'More Craft, Less Smoke'

"The Spooky Art," Norman Mailer's book about writing, appears on Jan. 31, his 80th birthday. Since his debut novel, "The Naked and the Dead" (1948), Mailer has written 31 more books. He has won the Pulitzer Prize twice. He has directed four films and written 10 screenplays. He has been married six times and has nine children. He was once arrested for stabbing his second wife. He ran for mayor of New York twice. He has arthritis in his knees and sometimes walks with two canes. With his wife, the artist and novelist Norris Church Mailer, he lives in a brick house beside the ocean in Provincetown, Massachusetts, where he recently sat down for an interview with NEWSWEEK's Malcolm Jones. He does not like interviews. Excerpts:

JONES: Can you say a little about the novel you're working on?

MAILER: I'm not going to talk about that novel, because I'd talk it away. I won't even mention the subject. But I've got about 200 pages written on it, and it'll probably keep me busy for the rest of my writing years--at least. It's as ambitious as anything I've ever tackled. Writing novels is physically damaging. On the other hand, what I have is, you might say, more craft and less smoke.

Have there been books before that you knew better than to talk about?

No. People weren't that interested. When I was doing that book on Egypt ["Ancient Evenings"], they were saying, "Oh... how very... interesting." But this would be impossible to keep quiet about. I mean, if I were writing--which I'm obviously not--about George W. Bush's secret sex life, and I mentioned that, how could questions not follow?

The Bush amours might be a short book.

We don't know. I think it would be damned impressive if he has a secret sex life. A very intelligent woman was talking to me about Bill Clinton's troubles and said, "You know, he really was like a prisoner, 'cause every 15 seconds the Secret Service would be clocking him." If you're a convict--and he was in the finest minimum-security prison in the world--then your pride is to beat the system. So he had to do it, for his own manliness. After all, we do want a manly president, don't we? Yet look what happened, now we've got one.

So what do you make of Iraq?

Leaving aside all the usual explanations--the oil, the fact that if the people in power in this country win they will then have this commanding position in the Near East--forgetting all that, the fact is, that war could just go on and on and on. But I don't think that bothers our leaders very much. I think they kind of like the idea that if the country gets very military, then they can stop all the "frees"--free love, gay liberation, women's liberation, all the things they detest. There's no question that the level of uncertainty, the absence of absolutes, has probably never been greater. So the longer the danger goes on, the longer they have to create a new kind of society. We're in for curious times.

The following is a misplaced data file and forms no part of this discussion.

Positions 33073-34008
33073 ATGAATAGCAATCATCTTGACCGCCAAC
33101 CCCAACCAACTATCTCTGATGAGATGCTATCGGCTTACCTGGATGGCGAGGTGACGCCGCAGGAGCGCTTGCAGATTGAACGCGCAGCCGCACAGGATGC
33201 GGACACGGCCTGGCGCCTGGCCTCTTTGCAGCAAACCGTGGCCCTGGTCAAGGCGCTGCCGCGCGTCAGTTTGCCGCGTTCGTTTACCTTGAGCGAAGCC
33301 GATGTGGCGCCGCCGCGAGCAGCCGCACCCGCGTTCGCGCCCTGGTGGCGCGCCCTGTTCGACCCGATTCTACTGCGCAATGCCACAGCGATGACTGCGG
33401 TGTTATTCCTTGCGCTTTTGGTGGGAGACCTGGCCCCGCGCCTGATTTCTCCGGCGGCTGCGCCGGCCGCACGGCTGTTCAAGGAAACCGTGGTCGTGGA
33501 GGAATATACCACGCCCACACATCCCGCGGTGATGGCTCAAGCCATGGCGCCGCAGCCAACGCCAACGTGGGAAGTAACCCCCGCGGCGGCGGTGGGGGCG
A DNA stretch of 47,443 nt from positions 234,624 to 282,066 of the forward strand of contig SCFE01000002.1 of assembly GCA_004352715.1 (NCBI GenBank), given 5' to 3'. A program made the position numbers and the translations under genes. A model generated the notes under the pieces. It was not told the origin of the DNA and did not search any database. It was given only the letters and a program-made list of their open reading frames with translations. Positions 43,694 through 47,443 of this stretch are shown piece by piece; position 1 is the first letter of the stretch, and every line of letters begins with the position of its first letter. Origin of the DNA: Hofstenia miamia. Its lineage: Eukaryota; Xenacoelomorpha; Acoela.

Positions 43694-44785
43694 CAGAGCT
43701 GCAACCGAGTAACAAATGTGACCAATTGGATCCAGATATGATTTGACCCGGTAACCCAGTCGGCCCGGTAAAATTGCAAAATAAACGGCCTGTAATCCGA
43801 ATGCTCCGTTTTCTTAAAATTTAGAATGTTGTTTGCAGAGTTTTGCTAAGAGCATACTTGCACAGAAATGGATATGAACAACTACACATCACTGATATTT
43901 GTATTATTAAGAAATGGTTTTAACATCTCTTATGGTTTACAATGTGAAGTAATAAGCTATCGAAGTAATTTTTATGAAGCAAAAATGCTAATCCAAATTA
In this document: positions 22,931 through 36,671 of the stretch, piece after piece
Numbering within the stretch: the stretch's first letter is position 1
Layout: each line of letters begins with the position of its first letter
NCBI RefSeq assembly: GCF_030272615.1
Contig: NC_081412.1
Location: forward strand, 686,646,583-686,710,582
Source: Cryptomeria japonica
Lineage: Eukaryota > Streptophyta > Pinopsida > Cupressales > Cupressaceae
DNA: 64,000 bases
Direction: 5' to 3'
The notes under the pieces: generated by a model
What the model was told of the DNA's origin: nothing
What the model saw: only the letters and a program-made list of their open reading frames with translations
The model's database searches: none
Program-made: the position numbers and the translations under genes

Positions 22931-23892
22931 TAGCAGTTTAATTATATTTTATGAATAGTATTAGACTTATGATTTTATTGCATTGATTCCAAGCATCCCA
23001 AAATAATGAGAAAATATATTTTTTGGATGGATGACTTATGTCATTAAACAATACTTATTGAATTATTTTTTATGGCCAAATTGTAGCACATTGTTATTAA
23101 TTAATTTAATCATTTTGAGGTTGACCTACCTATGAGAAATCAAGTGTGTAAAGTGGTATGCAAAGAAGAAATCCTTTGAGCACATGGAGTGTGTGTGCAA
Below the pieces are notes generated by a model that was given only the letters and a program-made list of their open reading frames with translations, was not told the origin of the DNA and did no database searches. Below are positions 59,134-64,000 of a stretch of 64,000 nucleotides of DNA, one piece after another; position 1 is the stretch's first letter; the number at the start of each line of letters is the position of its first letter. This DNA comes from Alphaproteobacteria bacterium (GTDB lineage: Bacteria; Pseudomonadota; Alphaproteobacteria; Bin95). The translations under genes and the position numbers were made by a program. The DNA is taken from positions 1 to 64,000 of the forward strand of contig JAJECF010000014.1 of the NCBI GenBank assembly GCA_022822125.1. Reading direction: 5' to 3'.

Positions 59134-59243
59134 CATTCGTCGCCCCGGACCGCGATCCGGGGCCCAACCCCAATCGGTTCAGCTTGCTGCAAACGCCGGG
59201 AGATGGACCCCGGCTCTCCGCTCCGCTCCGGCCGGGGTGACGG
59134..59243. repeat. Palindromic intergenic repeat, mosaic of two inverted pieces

How's your health?

My knees are no good. But I really think the key thing as you get older is that you learn to cleanse yourself of self-pity. And, of course, I have certain religious beliefs that make it easier. I don't have this liberal, rational certainty, thank God, that once you die you die, and that's the end of it. On the contrary, I believe in a form of karma, I believe in reincarnation--not for everyone! I think reincarnation is a reward of a sort. Where we go is another matter.

Another great thing about getting older--'cause it isn't all great--is that you get much more efficient and economical in terms of what you want to do. You no longer want to be president of the United States or have everyone in the world say you're the greatest writer who's ever lived. You know it's nonsense now. You're in the lap of history. You could easily be forgotten in 20, 30, 40 years. There's no telling and it's not important, since you will not be there.

In the new book, you say that the things you've hated most in your life have all triumphed.

I listed plastic, superhighways, high-rise architecture, which is an abomination of everything. Those are the three. And the platitudes of politicians have only gotten worse. I've been saying for a while--and it drives most American patriots mad with rage--that the country has gotten more loutish. And maybe the whole world has been getting that way, because we've been exporting that loutishness. It's one of our great cultural commodities: crap.

Has anything gotten better?

I think journalism has gotten better--the writing has. There's no doubt in my mind that The New York Times is better written today than it was 40 years ago.

The novel has not exactly gotten better. The novel has been dwindling since the end of the 19th century, because of one inescapable fact, which is that it is no longer as essential to people's cultural lives as it used to be. The movies replaced it, certainly, and television. Novelists have lost the sense that we make a difference.

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